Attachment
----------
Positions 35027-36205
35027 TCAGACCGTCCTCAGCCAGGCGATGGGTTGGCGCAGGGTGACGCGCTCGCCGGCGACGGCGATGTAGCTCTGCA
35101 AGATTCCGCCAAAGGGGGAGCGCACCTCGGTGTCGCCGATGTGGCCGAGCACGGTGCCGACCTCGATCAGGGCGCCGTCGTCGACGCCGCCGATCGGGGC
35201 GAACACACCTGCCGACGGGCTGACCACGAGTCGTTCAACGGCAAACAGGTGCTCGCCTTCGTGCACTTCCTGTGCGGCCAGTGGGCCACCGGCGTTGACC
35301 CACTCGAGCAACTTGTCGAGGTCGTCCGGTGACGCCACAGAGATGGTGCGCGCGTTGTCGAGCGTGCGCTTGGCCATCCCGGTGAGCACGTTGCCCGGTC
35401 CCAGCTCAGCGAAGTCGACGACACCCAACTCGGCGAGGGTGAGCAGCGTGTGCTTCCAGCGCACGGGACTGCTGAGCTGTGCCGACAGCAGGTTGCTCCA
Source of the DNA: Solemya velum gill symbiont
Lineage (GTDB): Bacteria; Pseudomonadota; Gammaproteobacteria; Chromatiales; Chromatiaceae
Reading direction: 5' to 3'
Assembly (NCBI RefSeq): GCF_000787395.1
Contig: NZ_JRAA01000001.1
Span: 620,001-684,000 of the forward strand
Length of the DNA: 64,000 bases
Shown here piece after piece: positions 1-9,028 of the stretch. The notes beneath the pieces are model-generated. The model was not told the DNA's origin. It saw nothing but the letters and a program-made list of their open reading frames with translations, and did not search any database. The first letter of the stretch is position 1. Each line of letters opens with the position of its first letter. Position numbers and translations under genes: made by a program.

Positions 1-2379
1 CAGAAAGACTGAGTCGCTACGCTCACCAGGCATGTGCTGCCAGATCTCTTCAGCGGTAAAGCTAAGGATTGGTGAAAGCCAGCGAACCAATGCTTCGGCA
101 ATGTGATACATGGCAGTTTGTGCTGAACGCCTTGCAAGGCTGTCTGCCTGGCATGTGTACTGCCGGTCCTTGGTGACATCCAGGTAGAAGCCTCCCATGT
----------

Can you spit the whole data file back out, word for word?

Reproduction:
Positions 35027-36205
35027 TCAGACCGTCCTCAGCCAGGCGATGGGTTGGCGCAGGGTGACGCGCTCGCCGGCGACGGCGATGTAGCTCTGCA
35101 AGATTCCGCCAAAGGGGGAGCGCACCTCGGTGTCGCCGATGTGGCCGAGCACGGTGCCGACCTCGATCAGGGCGCCGTCGTCGACGCCGCCGATCGGGGC
35201 GAACACACCTGCCGACGGGCTGACCACGAGTCGTTCAACGGCAAACAGGTGCTCGCCTTCGTGCACTTCCTGTGCGGCCAGTGGGCCACCGGCGTTGACC
35301 CACTCGAGCAACTTGTCGAGGTCGTCCGGTGACGCCACAGAGATGGTGCGCGCGTTGTCGAGCGTGCGCTTGGCCATCCCGGTGAGCACGTTGCCCGGTC
35401 CCAGCTCAGCGAAGTCGACGACACCCAACTCGGCGAGGGTGAGCAGCGTGTGCTTCCAGCGCACGGGACTGCTGAGCTGTGCCGACAGCAGGTTGCTCCA
Source of the DNA: Solemya velum gill symbiont
Lineage (GTDB): Bacteria; Pseudomonadota; Gammaproteobacteria; Chromatiales; Chromatiaceae
Reading direction: 5' to 3'
Assembly (NCBI RefSeq): GCF_000787395.1
Contig: NZ_JRAA01000001.1
Span: 620,001-684,000 of the forward strand
Length of the DNA: 64,000 bases
Shown here piece after piece: positions 1-9,028 of the stretch. The notes beneath the pieces are model-generated. The model was not told the DNA's origin. It saw nothing but the letters and a program-made list of their open reading frames with translations, and did not search any database. The first letter of the stretch is position 1. Each line of letters opens with the position of its first letter. Position numbers and translations under genes: made by a program.

Positions 1-2379
1 CAGAAAGACTGAGTCGCTACGCTCACCAGGCATGTGCTGCCAGATCTCTTCAGCGGTAAAGCTAAGGATTGGTGAAAGCCAGCGAACCAATGCTTCGGCA
101 ATGTGATACATGGCAGTTTGTGCTGAACGCCTTGCAAGGCTGTCTGCCTGGCATGTGTACTGCCGGTCCTTGGTGACATCCAGGTAGAAGCCTCCCATGT